Date of Award


Document Type


Degree Name

Doctor of Philosophy (PhD)


Petroleum Engineering

First Advisor

Kegang Ling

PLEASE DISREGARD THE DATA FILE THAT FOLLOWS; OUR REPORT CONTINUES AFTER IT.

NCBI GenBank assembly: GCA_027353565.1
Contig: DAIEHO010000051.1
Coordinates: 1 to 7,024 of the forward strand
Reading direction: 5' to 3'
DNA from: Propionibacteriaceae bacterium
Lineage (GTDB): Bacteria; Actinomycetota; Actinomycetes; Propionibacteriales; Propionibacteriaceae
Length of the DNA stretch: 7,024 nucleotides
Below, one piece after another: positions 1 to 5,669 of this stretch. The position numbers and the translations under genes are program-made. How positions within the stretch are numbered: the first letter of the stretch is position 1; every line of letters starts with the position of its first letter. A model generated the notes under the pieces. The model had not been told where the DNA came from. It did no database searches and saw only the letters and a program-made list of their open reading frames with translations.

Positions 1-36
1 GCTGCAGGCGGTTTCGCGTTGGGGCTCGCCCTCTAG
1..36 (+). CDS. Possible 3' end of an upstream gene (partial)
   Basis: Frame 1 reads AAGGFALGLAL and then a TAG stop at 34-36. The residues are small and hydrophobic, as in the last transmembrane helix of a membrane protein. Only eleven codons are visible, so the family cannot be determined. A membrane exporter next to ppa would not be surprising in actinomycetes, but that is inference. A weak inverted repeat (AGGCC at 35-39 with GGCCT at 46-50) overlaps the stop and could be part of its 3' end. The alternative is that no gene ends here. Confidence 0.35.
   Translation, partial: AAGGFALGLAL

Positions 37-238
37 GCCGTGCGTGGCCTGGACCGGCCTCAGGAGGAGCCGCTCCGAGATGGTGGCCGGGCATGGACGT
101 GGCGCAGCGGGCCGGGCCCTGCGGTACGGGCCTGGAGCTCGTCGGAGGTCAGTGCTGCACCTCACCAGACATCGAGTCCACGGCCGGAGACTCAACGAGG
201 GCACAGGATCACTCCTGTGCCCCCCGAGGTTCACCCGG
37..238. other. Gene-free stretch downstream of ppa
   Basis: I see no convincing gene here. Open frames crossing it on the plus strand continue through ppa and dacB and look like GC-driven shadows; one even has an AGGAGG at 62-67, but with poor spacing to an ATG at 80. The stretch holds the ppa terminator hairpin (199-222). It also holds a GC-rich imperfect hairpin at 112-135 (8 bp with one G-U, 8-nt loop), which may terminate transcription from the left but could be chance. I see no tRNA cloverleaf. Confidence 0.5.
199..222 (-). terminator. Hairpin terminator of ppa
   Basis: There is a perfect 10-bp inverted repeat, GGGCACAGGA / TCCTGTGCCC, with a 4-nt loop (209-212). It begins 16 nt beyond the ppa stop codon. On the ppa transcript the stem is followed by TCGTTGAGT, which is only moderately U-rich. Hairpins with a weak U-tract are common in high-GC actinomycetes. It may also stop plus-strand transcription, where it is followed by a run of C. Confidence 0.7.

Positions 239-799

Unconventional resources have been known to hold vast quantities of hydrocarbons. However, exploiting the oil and gas they hold was previously challenging due to their low permeabilities. Recent advances in horizontal well drilling and hydraulic fracturing have enabled oil and gas production from these reservoirs, leading to significant increases in energy supply to meet the growing energy demand. However, despite the relative technological success, considerable obstacles persist; oil production from unconventional wells often declines by more than 20% of their initial production rate within the first two years, leaving significant volumes of residual oil trapped in the formations. This overarching challenge warrants the need to develop techniques to improve recovery from these valuable resources. Enhanced oil recovery (EOR) from unconventional resources has been a primary subject of interest among the research community. Gaseous solvent injection has been touted as promising to enhance recovery from unconventional resources. Although several small-scale laboratory experiments and field-scale simulation studies have corroborated the efficacy of gaseous solvents in improving oil recovery, recent field pilot tests have failed to yield the expected improvement in oil production. Hence, the technique has not been widely adopted by industry players. A major contributing factor to this lack of adoption is the gaps in understanding the underlying multiscale (i.e., pore, core, and well scales) recovery mechanisms by gaseous solvents during the injection. Furthermore, there is an apparent knowledge gap in understanding the influence of critical operating parameters on oil recovery (and gas utilization), the variable interaction between these parameters, and their optimal settings at the well scale. This three-part project addresses some pertinent questions regarding gaseous solvent cyclic injection enhanced oil recovery in unconventional formations. The objective of the first part was vii to determine the efficacy of select gaseous solvents for EOR, determine the influence of critical operating parameters and the variable interactions with gas composition and miscibility conditions, and deduce the underlying dominant mechanisms during gaseous solvent cyclic EOR. To this end, core-scale experiments that simulate matrix fracture interactions were conducted using CO2 and ethane as gaseous solvents. The results showed that gaseous solvent huff-n-puff could achieve up to 87% recovery factor in small middle Bakken small core samples. The results also revealed the essential interactions of operating parameters with miscibility conditions and gas composition. Furthermore, the competition between diffusion and advection as a function of operating parameters was deduced from the results. The second part aimed to examine the pore scale displacement efficiencies and corroborate the underlying mechanism responsible for enhancing recovery during gaseous solvent EOR. Nuclear magnetic resonance relaxometry was used to measure the fluid-filled pore size distribution to assess the pore level displacement effectiveness of the gaseous solvent huff-n-puff. The results reveal that gaseous solvent huff-n-puff could displace fluids down to the micropores in tight core samples. They also revealed the influence of diffusion and advective force on pore-level displacement efficiency. The final phase consisted of well-scale studies to ascertain the large-scale effectiveness of gaseous solvents, the effects of the critical operating parameters and the interactions among them, and the optimization of these parameters for maximum recovery (and optimum gas utilization factor). Here, we leverage compositional reservoir simulation and response surface methodology (RSM) for this purpose. The result revealed the most important well-scale parameters for optimum recovery. Numerical optimization indicates that gaseous solvent huff-n-puff in the Bakken Formation can yield more than 7% incremental recovery with a gas utilization factor of viii more than 2 bbl/Mscf. We believe the findings in this work can better guide operators to design efficient gaseous solvent huff-n-puff strategies in the Bakken Formation and other unconventional reservoirs.